Brick Top
(Naematoloma sublateritium)
Brick Top sculpture

Brick Top

Note the deeper color of this mushroom's cap compared to the photos below, due to loss of color from the latter's exposure to rain.

Sculpture, acrylic paint by "Wildman"

This distinct brick-red mushroom has a convex to flattened cap 1-5/8 to 4 inches wide, moist with an inrolled edge when young.
Brick Top Caps

Brick Top Caps, Immature Mushrooms

Note the brick red color toward the caps' centers.

The narrow gills, close together, begin whitish, then become purple-gray.
Brick Tops, From Below

Brick Tops, Side ViewBrick Tops, Side View

Note the whitish gills, and the evanescent veil
covering part of the gills.

The spore print is purple-brown.

The whitish, black-streaked stalk is 2-4 inches long, 1/4 to 5/8 inches thick. You may sometimes see a faint ring zone of fibrils around the upper stem.

Brick Tops, From Below

Brick Tops, Young Mushrooms, From Below

Note the how much whiter these gills are than those of the sculpture, top, modeled after a much older specimen.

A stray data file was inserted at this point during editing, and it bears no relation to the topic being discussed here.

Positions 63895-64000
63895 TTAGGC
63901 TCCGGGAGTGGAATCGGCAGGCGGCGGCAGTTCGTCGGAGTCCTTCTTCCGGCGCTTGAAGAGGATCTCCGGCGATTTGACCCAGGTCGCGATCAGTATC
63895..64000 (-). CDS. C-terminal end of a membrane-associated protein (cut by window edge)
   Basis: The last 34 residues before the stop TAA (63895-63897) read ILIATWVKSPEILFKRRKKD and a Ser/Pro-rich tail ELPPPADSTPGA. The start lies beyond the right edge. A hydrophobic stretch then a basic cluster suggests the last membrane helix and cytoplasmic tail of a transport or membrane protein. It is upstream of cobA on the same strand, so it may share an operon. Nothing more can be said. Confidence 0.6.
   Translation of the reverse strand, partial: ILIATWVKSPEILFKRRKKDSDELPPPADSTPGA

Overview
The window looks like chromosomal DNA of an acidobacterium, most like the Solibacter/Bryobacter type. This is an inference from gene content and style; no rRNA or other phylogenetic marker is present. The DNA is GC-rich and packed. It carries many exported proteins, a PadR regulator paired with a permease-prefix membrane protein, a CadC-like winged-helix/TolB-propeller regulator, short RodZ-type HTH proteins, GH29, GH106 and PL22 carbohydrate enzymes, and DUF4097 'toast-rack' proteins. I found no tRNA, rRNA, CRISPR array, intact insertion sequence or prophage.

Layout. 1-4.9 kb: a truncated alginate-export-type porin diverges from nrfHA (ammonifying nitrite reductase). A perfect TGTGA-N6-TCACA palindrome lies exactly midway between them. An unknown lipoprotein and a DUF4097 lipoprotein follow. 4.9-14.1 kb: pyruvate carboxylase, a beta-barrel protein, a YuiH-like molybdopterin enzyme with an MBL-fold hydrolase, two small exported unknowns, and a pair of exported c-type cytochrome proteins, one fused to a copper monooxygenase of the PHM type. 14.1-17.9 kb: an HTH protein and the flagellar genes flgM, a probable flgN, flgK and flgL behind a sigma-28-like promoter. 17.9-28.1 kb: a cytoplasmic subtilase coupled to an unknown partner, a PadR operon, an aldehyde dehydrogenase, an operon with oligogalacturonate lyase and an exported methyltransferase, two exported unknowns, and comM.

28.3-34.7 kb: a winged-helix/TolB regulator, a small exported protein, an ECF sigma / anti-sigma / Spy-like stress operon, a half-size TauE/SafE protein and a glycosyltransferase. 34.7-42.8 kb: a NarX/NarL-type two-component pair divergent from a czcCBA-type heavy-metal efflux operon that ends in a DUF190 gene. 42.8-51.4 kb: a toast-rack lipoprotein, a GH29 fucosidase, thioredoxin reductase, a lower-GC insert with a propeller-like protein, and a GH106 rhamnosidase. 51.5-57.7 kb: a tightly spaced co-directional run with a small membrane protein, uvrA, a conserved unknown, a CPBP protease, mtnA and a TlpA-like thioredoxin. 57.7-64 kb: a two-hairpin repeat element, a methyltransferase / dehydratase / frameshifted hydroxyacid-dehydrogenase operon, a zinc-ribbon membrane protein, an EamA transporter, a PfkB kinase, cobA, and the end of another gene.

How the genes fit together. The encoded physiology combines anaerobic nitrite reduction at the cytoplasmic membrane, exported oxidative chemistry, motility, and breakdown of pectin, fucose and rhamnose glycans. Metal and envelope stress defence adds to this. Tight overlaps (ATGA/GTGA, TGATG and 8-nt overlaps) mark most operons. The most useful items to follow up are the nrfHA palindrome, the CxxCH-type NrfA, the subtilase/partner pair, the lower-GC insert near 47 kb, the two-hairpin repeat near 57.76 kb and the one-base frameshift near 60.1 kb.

The brick top grows in clusters on dead hardwood logs and stumps, sometimes in great quantity. You can find it throughout eastern North America from late summer until late fall.
Brick To

Brick Top, Immature, From Above

Don't confuse the brick top with the poisonous sulfur tuft mushroom (N. fasciculare, Hypholoma fasciculare), which has yellow gills.
Sulphur Tuft Mushrooms

Sulfur Tuft

Not only does this mushroom cause vomitting, diarrhea, convulsions, and sometimes death—but it also tastes bad!

The related smoky-gilled naematoloma, with an orange-brown cap, is also a good edible.

It's a good edible, especially when you find it in quantity in November (it will come up even after there's been a couple of light frosts), when most other mushrooms are gone. However, it's only tasty when it's young, while the gills are still whitish. However, it comes up on the same log or stump year after year, until it's used up all the nutrients, so if you miss it one year, you'll probably snag it the following year.